Britannia

Roman Palace in Fishbourne

Fishbourne Roman Palace was accidentally discovered during the digging of a water main trench in 1960. The discovery led to nine seasons of excavations (1961-69) that showed the site had developed from a military base at the time of the Roman invasion in AD 43 to a sumptuous palace by the end of th...

Rural Estate in Gatcombe

This site of a large rural estate about 9 hectares in size in Somerset is enclosed within a massive wall (Fig.1). Although the site was not completely excavated, there is evidence to suggest that the main residence (A in Fig. 1) was located at the southern end of the complex, separated from various...

Rural Villa in Bancroft

Excavations between 1983 and 1986 at this site in Buckinghamshire revealed a Roman villa of the winged corridor type, which was built in the late 3rd century and rebuilt and enlarged in the mid-4th century (Fig.1). From the two projecting wings of the house at the northeast and southeast two walls ...

Rural Villa in Chedworth

This Roman villa in Gloucestershire was partially excavated in the late 19th century, but only the built features and their mosaic floors appear to have been of interest to the Victorian diggers. Excavations in the courtyard conducted between 2000 and 2002 revealed that earlier excavators had not d...

Rural Villa in Darenth

Excavations at this site of a Roman villa in Kent uncovered a large rectangular masonry pool in the courtyard, which was enclosed by buildings on the north, west, and east (Fig. 1). The villa buildings took up an area of 150 x 225 meters in total, including the courtyard with a width of 26.5 meters...

Rural Villa in Eccles

This country estate in modern Kent possessed a large ornamental pool (P in Fig. 1) in the area in front of the main residence (A in Fig. 1) and to the east of the attached bath house (Fig. 1). The masonry pool measuring 25 x 3.50 meters lay parallel to the house frontage. From the pool ran a masonr...

Rural Villa in Frocester Court

This Roman villa in Gloucestershire is situated about 14 miles west of the civitas capital Corinium Dobunnorum (Cirencester). The main residence is of the winged corridor type, fronted by a large courtyard which was bounded by the house on one side, by a wall on the two sides perpendicular to the h...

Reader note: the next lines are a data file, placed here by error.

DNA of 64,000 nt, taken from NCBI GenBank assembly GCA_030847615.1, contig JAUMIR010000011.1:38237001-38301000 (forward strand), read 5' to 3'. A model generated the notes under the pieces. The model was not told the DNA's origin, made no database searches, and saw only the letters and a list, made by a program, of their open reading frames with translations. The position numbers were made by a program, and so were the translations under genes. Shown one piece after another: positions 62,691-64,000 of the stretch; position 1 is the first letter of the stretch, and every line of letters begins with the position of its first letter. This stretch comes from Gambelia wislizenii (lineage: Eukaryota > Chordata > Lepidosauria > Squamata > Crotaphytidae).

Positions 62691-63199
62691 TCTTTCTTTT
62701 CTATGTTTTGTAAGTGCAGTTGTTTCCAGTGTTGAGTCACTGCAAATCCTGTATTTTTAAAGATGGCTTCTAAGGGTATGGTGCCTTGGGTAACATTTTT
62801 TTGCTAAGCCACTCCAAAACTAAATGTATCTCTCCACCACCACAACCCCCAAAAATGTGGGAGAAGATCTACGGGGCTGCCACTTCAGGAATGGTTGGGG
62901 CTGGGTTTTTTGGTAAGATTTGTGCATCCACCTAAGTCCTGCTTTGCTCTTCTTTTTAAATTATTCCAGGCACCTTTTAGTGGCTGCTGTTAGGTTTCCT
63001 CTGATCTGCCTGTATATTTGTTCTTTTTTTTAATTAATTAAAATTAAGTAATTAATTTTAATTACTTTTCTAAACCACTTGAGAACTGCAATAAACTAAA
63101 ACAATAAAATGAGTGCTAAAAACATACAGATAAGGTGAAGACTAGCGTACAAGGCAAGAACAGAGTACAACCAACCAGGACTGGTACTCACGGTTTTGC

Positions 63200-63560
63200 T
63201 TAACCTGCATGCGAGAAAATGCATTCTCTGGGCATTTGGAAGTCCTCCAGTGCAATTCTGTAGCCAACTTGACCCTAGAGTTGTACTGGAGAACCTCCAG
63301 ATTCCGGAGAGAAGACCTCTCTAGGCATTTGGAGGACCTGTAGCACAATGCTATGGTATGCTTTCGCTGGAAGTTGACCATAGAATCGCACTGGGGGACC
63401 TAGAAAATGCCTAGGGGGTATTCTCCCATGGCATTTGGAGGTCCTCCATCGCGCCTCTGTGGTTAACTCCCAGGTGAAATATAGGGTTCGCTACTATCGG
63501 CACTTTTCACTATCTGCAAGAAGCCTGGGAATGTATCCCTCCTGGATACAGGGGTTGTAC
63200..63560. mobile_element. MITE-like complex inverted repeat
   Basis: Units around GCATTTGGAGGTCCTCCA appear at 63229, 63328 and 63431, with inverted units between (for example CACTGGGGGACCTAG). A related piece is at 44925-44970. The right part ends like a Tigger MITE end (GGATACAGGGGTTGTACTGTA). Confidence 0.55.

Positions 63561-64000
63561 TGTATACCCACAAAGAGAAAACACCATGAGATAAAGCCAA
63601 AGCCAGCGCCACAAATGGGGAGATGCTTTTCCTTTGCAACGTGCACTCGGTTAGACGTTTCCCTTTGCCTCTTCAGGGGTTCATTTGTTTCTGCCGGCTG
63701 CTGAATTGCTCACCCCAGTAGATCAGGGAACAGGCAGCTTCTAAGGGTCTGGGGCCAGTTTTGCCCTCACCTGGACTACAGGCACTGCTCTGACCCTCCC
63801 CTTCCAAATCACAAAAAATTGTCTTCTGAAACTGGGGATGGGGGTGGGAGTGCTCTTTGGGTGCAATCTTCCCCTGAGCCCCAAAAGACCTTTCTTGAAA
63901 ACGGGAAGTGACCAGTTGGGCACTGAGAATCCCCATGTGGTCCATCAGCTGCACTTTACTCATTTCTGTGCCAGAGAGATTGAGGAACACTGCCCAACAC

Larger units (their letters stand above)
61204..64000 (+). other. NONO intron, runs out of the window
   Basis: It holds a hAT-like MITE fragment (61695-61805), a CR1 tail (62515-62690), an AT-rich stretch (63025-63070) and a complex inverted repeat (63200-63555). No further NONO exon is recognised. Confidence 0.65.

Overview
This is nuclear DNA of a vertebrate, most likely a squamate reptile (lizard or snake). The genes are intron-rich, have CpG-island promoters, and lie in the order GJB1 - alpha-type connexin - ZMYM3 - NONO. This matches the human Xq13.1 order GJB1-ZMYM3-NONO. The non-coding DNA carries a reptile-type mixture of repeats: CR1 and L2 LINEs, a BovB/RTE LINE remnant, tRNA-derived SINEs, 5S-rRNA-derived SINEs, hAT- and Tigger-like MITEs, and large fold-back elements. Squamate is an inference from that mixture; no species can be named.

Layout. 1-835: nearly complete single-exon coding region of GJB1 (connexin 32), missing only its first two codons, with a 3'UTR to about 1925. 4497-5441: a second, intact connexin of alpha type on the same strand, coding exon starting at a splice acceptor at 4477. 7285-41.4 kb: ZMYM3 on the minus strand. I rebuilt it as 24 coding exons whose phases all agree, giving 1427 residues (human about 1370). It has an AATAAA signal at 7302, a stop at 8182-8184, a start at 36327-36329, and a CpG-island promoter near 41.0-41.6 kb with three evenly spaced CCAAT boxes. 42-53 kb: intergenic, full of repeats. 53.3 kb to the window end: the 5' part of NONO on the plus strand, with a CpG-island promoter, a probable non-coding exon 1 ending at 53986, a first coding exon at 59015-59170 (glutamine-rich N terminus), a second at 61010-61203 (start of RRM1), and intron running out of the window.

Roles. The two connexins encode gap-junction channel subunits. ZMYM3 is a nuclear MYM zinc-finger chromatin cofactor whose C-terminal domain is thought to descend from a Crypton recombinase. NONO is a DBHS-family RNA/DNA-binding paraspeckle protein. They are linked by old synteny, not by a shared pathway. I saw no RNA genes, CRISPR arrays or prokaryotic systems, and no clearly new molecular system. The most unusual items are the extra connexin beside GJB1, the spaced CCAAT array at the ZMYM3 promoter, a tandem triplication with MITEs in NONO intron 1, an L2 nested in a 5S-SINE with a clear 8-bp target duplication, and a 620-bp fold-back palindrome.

Rural Villa in Gorhambury

At this site in Hertfordshire near the town of Verulamium (St. Albans) excavations have revealed a multi-phased Roman farm, characterized in late Iron Age and Roman times by an outer courtyard with various service buildings and an inner courtyard in which the farm house stood (Fig. 1). An avenue 20...

Rural Villa in Latimer

Excavations at this country house in Buckinghamshire have produced evidence for gardens adjacent to the main residence in its latest phase dating to the beginning of the 4th century (Fig. 1). The house at the west is of the winged corridor type, fronted by a large courtyard bisected by a paved cent...

Rural Villa in Sudeley/Spoonley Wood

The main residence of this rural estate in Gloucestershire, excavated in 1882, is of the winged corridor type (Fig. 1). From the north and south corners of the house, walls ran in a westerly direction to enclose an open courtyard (G in Fig. 1) approximately 65 meters wide and 45 meters deep from th...

Suburban Gardens in Camulodunum

Outside the walls of the city, utilitarian gardens were planted, possibly in the 3rd century, in allotments along the road leading to the Balkerne Gate. Upon the widening of the defensive ditch at the foot of the walls around AD 275, a thick dump of soil was deposited on these garden allotments, pr...

Tomb Painting in Chester

Toynbee’s suggestion that a military tombstone from Chester depicting a row of three gabled buildings with stylized trees or shrubs planted in front of the two at the sides perhaps represents a tomb garden with tomb and flanking funerary buildings, though plausible, cannot in itself be taken to sho...